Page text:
(4) Redesignation. A Federal savings association that proposes to redesignate an operating subsidiary as a service corporation must submit a notification to the OCC at least 30 days prior to the redesignation date. The notification must include a description of how the redesignated entity will meet all of the requirements of this section, a resolution of the savings association's board of directors approving the redesignation, and the proposed effective date of the redesignation. The savings association may effect the redesignation on the proposed date unless the OCC notifies the savings association otherwise prior to that date. The OCC may require an application if the redesignation presents policy, supervisory, or legal issues.
(5) Exception to rules of general applicability. Sections 5.8, 5.10 and 5.11 do not apply to this section. However, if the OCC concludes that an application presents significant or novel policy, supervisory, or legal issues, the OCC may determine that some or all provisions in §§ 5.8, 5.10, and 5.11 apply.
(i) Exercise of salvage powers through service corporations.
(1) In accordance with this section, a Federal savings association may exercise its salvage power to make a contribution or a loan (including a guarantee of a loan made by any other person) to a service corporation (“salvage investment”) that exceeds the maximum amount otherwise permitted under law or regulation. A Federal savings association must notify the appropriate supervisory office at least 30 days before making such a salvage investment. The notification must demonstrate:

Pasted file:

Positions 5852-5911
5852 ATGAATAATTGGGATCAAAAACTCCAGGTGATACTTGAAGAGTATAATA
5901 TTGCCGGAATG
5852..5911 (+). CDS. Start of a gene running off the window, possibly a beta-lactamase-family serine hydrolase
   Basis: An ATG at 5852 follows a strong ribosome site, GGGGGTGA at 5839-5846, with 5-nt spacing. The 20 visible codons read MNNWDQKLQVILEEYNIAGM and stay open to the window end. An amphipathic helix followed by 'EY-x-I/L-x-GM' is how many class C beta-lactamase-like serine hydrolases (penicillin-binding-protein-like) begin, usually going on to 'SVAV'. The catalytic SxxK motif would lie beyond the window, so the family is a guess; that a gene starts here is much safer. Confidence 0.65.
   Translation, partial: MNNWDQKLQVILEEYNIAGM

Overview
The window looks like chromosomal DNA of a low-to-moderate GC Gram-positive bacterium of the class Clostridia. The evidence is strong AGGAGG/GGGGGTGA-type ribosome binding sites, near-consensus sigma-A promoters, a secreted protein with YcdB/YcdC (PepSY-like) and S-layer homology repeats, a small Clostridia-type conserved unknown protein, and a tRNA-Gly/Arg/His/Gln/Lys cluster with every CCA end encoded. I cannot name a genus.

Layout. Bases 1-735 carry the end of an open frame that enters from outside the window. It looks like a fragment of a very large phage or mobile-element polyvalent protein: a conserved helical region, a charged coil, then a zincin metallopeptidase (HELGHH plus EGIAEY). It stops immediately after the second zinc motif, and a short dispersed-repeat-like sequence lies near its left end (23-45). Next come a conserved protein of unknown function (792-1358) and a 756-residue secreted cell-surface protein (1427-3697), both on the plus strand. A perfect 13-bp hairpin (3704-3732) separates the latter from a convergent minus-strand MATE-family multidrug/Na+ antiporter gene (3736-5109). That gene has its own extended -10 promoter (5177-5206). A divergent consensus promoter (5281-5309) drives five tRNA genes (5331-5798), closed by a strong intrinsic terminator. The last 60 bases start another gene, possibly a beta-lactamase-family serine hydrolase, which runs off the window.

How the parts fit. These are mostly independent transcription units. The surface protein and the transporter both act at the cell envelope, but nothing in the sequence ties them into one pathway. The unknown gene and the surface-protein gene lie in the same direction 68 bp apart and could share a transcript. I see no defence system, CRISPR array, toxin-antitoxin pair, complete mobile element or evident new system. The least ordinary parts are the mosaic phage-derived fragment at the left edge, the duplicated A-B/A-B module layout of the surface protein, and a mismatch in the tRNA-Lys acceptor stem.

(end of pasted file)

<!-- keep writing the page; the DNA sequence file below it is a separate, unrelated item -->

(i) The salvage investment protects the savings association's interest in the service corporation;
(ii) The salvage investment is consistent with safety and soundness; and
(iii) The savings association considered alternatives to the salvage investment and determined that such alternatives would not adequately satisfy paragraphs (i)(1)(i) and (ii) of this section.
(2) If the OCC notifies the Federal savings association within 30 days of the filing of the notification that the notification presents supervisory concerns, or raises significant issues of law or policy, the Federal savings association must apply for and receive the OCC's prior written approval before making the salvage investment.
(3) If a service corporation is a GAAP-consolidated subsidiary, the salvage investment will be considered an investment in a subsidiary for purposes of 12 CFR part 3.
(j) Failure to comply with the requirements applicable to service corporations. If a service corporation fails to meet any of the requirements of this section, the Federal savings association must notify the appropriate OCC licensing office. Unless the Federal savings association is otherwise advised by the OCC, if the service corporation cannot comply with the requirements of this section within 90 days of failing to meet such requirements, or otherwise resolve such failure to comply with this section, the Federal savings association must promptly dispose of its investment in the service corporation.